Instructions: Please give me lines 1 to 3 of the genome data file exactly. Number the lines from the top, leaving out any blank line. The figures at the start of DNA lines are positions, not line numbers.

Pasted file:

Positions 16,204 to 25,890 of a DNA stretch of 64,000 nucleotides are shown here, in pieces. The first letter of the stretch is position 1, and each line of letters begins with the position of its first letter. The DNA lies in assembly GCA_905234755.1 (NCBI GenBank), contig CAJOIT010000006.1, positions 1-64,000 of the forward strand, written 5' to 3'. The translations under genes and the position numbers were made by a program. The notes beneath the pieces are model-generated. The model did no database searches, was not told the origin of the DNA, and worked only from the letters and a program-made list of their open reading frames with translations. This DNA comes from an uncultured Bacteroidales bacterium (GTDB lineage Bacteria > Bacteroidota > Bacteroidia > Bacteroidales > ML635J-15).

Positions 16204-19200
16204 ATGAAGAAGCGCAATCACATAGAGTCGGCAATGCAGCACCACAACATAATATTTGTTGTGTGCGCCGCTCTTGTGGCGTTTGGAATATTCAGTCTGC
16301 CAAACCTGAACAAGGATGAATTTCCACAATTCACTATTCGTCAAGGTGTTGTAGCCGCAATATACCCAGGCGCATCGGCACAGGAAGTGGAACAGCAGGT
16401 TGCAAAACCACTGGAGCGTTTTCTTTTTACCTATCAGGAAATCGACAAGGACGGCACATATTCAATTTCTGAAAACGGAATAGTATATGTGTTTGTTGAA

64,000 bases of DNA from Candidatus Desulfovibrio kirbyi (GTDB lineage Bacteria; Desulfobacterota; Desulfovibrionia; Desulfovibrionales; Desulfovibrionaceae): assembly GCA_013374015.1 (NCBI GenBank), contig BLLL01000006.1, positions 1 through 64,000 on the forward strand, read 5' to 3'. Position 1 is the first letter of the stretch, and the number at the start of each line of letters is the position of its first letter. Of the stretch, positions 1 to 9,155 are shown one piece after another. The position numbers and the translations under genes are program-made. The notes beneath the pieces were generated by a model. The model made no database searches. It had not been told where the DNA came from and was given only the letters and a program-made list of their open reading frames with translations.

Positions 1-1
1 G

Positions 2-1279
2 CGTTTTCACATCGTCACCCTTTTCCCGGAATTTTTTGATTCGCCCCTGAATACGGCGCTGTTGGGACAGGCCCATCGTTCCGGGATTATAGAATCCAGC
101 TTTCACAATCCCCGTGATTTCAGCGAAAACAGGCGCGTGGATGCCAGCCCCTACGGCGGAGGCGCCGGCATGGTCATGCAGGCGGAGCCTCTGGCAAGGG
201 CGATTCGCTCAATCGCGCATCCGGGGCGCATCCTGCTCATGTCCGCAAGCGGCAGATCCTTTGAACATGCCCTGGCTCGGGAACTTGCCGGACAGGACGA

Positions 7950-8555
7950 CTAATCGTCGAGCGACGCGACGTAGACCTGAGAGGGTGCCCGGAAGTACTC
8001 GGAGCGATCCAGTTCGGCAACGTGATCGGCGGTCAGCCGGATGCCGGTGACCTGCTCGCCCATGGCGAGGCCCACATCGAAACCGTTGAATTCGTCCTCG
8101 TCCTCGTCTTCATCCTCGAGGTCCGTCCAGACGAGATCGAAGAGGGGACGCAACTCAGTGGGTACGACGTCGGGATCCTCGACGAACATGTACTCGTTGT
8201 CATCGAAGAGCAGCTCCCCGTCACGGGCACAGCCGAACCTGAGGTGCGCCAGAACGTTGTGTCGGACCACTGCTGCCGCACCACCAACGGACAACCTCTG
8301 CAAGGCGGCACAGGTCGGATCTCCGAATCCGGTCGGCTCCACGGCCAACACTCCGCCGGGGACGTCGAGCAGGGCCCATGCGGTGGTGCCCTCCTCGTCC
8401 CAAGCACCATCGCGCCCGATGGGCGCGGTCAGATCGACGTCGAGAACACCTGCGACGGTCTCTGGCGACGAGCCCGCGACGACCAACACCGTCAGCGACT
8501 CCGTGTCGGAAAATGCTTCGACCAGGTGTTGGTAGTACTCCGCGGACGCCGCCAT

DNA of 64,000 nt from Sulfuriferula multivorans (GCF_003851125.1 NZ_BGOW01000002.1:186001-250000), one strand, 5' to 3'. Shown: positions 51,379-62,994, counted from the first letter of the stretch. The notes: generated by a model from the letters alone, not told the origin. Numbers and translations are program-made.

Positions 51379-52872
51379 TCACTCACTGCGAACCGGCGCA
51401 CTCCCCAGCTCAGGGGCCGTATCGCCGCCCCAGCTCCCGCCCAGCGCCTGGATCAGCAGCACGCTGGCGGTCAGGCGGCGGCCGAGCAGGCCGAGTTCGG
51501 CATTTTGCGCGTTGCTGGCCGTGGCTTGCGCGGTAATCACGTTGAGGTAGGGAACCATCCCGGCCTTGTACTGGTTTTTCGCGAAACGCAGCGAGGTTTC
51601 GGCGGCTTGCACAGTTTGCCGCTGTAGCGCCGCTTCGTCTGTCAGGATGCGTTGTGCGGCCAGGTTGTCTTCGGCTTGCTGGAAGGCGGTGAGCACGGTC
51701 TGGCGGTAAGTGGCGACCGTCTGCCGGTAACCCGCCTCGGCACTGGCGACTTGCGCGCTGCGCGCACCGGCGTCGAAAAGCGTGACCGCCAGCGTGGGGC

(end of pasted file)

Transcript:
Positions 16,204 to 25,890 of a DNA stretch of 64,000 nucleotides are shown here, in pieces. The first letter of the stretch is position 1, and each line of letters begins with the position of its first letter. The DNA lies in assembly GCA_905234755.1 (NCBI GenBank), contig CAJOIT010000006.1, positions 1-64,000 of the forward strand, written 5' to 3'. The translations under genes and the position numbers were made by a program. The notes beneath the pieces are model-generated. The model did no database searches, was not told the origin of the DNA, and worked only from the letters and a program-made list of their open reading frames with translations. This DNA comes from an uncultured Bacteroidales bacterium (GTDB lineage Bacteria > Bacteroidota > Bacteroidia > Bacteroidales > ML635J-15).

Positions 16204-19200
16204 ATGAAGAAGCGCAATCACATAGAGTCGGCAATGCAGCACCACAACATAATATTTGTTGTGTGCGCCGCTCTTGTGGCGTTTGGAATATTCAGTCTGC